Critics would also conclude that the car's acceleration and fuel economy was not up to the competition's standards, pointing out towards the engine's relative lack of power and torque compared to the vehicle's weight. As a result, sales outside France (where national preference guaranteed good results) remained limited, and the Safrane did not break the Germans' lock on the executive car market.
In late 1993, a 115-bhp, 2.5-liter turbodiesel has been added to the range, increasing Safrane's attractiveness, yet it faced tough competition from the likes of Audi's 140-bhp direct-injection diesel of the same size, introduced a few months later in the Audi 100.
In 1994, Renault launched the high-performance Biturbo version. This model featured a twin-turbo, 280-bhp evolution of the 3.0-liter V6, developed with the assistance of German tuning firm Hartge, coupled with all wheel drive. However, it was only available with a manual transmission, as no automatic gearbox existed anywhere in the world for a transversely mounted engine of that horsepower with AWD. Given that automatic transmissions and V8 engines are strongly preferred in the price class where Biturbo competed, it is not surprising that only 535 Biturbos were sold.
Renault gave the Safrane a major upgrade in 1996 in order to revive sales. The front and rear ends of the car were restyled in a much more modern fashion and the equipment levels upgraded somewhat. The concept that every trim level got a slightly different front end was retained. A redesign of the manual transmission's cable actuator solved the shift-quality issue, while a new Aisin Warner automatic transmission replaced the somewhat unreliable Renault unit.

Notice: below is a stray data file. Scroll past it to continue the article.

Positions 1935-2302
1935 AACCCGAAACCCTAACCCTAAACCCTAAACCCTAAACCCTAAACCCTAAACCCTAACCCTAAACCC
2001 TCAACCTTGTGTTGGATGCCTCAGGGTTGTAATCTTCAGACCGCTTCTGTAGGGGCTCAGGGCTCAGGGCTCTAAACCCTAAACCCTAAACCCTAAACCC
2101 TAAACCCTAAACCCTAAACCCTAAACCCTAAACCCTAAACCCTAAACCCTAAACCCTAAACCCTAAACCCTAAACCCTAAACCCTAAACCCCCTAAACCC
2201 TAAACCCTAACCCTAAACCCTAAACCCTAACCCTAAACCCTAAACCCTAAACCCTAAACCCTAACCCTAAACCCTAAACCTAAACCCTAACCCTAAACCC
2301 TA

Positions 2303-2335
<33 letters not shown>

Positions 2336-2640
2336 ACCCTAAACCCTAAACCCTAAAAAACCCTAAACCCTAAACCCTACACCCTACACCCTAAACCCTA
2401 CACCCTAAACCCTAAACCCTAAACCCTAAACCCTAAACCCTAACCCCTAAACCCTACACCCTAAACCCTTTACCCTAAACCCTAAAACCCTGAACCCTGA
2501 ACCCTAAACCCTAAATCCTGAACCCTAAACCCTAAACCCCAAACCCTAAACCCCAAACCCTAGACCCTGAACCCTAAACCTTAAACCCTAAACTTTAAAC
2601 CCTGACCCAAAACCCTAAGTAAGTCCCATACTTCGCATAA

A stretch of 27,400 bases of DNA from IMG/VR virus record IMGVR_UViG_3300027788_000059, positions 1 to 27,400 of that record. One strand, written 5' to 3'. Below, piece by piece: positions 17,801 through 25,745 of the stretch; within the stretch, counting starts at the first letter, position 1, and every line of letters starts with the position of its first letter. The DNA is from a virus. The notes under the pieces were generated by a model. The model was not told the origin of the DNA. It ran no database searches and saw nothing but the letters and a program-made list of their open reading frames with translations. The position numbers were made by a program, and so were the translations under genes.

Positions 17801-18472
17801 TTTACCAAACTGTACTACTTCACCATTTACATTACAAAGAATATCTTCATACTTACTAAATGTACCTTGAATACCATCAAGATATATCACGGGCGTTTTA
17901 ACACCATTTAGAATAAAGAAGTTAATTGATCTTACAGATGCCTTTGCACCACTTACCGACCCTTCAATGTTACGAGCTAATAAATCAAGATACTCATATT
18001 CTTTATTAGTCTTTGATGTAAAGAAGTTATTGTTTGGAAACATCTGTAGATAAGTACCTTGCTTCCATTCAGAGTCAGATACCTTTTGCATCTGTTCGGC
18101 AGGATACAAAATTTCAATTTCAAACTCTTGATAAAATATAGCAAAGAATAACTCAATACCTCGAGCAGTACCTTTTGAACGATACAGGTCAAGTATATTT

The engine lineup was completely renewed:
- 2.0L, 16v Volvo B41 I4, 140 bhp
- 2.5L, 20v Volvo B524 I5, 170 bhp
- 3.0L, 24v PSA ES V6, 192 bhp
- 2.2L, 12v I4 turbodiesel, 115 bhp
The 4- and 5-cylinder petrol engines were Volvo designs and their inclusion in the Safrane lineup was a result of Renault's short-lived alliance with the Swedish carmaker in the early 1990s (the B41 was also fitted in some Lagunas). The V6 was an all-new PSA-Renault design and drew wide praise for its abundant low- and mid-range torque, even if the Germans offered 10-20 bhp more out of the same displacement. The turbodiesel was an all-new in-house design and was well received too.
End of life and future of Renault's executive offerings
The modernisation did not bring about a significant breakthrough in sales results, and the model was finally discontinued in 2000, having sold less than the Renault 25 it had replaced. For 2001, it was replaced by the much more radically styled Vel Satis, accompanied by the original "tall 2-door" Avantime. The Vel Satis does not fare too well either, while the Avantime's design didn't find widespread acceptance in the marketplace and the model was quickly discontinued.
Renault's dismal performance in the executive car segment for the past fifteen years, combined with its successful takeover of Nissan, have led some industry observers to speculate whether the company will pull out of the segment altogether and attempt to establish Nissan's Infiniti luxury brand in Europe instead.